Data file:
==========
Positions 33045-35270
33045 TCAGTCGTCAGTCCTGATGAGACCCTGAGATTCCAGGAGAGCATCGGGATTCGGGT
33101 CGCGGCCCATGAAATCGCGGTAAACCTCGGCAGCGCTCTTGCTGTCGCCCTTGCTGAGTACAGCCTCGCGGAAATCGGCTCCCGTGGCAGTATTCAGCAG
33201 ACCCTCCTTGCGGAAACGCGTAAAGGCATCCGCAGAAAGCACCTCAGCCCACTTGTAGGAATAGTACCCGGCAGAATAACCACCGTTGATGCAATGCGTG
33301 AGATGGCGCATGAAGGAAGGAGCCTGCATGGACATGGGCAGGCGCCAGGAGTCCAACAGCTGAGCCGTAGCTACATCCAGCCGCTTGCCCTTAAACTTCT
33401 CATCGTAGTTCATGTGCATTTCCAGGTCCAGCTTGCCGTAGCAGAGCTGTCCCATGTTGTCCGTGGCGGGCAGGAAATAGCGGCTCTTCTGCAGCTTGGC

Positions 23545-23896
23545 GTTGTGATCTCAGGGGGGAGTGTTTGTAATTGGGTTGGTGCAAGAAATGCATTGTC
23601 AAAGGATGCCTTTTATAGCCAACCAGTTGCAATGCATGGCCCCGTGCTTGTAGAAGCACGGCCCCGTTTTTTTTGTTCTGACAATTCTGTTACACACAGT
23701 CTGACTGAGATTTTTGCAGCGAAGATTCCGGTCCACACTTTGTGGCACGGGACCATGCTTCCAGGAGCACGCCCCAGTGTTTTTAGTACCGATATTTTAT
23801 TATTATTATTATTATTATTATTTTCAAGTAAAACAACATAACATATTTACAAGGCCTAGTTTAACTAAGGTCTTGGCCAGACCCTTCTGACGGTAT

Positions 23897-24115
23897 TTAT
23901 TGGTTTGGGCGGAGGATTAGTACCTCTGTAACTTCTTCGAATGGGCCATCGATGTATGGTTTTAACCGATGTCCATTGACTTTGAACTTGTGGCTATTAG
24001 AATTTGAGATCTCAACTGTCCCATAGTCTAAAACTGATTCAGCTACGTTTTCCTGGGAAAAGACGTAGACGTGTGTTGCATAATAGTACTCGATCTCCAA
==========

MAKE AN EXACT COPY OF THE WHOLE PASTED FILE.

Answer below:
Positions 33045-35270
33045 TCAGTCGTCAGTCCTGATGAGACCCTGAGATTCCAGGAGAGCATCGGGATTCGGGT
33101 CGCGGCCCATGAAATCGCGGTAAACCTCGGCAGCGCTCTTGCTGTCGCCCTTGCTGAGTACAGCCTCGCGGAAATCGGCTCCCGTGGCAGTATTCAGCAG
33201 ACCCTCCTTGCGGAAACGCGTAAAGGCATCCGCAGAAAGCACCTCAGCCCACTTGTAGGAATAGTACCCGGCAGAATAACCACCGTTGATGCAATGCGTG
33301 AGATGGCGCATGAAGGAAGGAGCCTGCATGGACATGGGCAGGCGCCAGGAGTCCAACAGCTGAGCCGTAGCTACATCCAGCCGCTTGCCCTTAAACTTCT
33401 CATCGTAGTTCATGTGCATTTCCAGGTCCAGCTTGCCGTAGCAGAGCTGTCCCATGTTGTCCGTGGCGGGCAGGAAATAGCGGCTCTTCTGCAGCTTGGC

Positions 23545-23896
23545 GTTGTGATCTCAGGGGGGAGTGTTTGTAATTGGGTTGGTGCAAGAAATGCATTGTC
23601 AAAGGATGCCTTTTATAGCCAACCAGTTGCAATGCATGGCCCCGTGCTTGTAGAAGCACGGCCCCGTTTTTTTTGTTCTGACAATTCTGTTACACACAGT
23701 CTGACTGAGATTTTTGCAGCGAAGATTCCGGTCCACACTTTGTGGCACGGGACCATGCTTCCAGGAGCACGCCCCAGTGTTTTTAGTACCGATATTTTAT
23801 TATTATTATTATTATTATTATTTTCAAGTAAAACAACATAACATATTTACAAGGCCTAGTTTAACTAAGGTCTTGGCCAGACCCTTCTGACGGTAT

Positions 23897-24115
23897 TTAT
23901 TGGTTTGGGCGGAGGATTAGTACCTCTGTAACTTCTTCGAATGGGCCATCGATGTATGGTTTTAACCGATGTCCATTGACTTTGAACTTGTGGCTATTAG
24001 AATTTGAGATCTCAACTGTCCCATAGTCTAAAACTGATTCAGCTACGTTTTCCTGGGAAAAGACGTAGACGTGTGTTGCATAATAGTACTCGATCTCCAA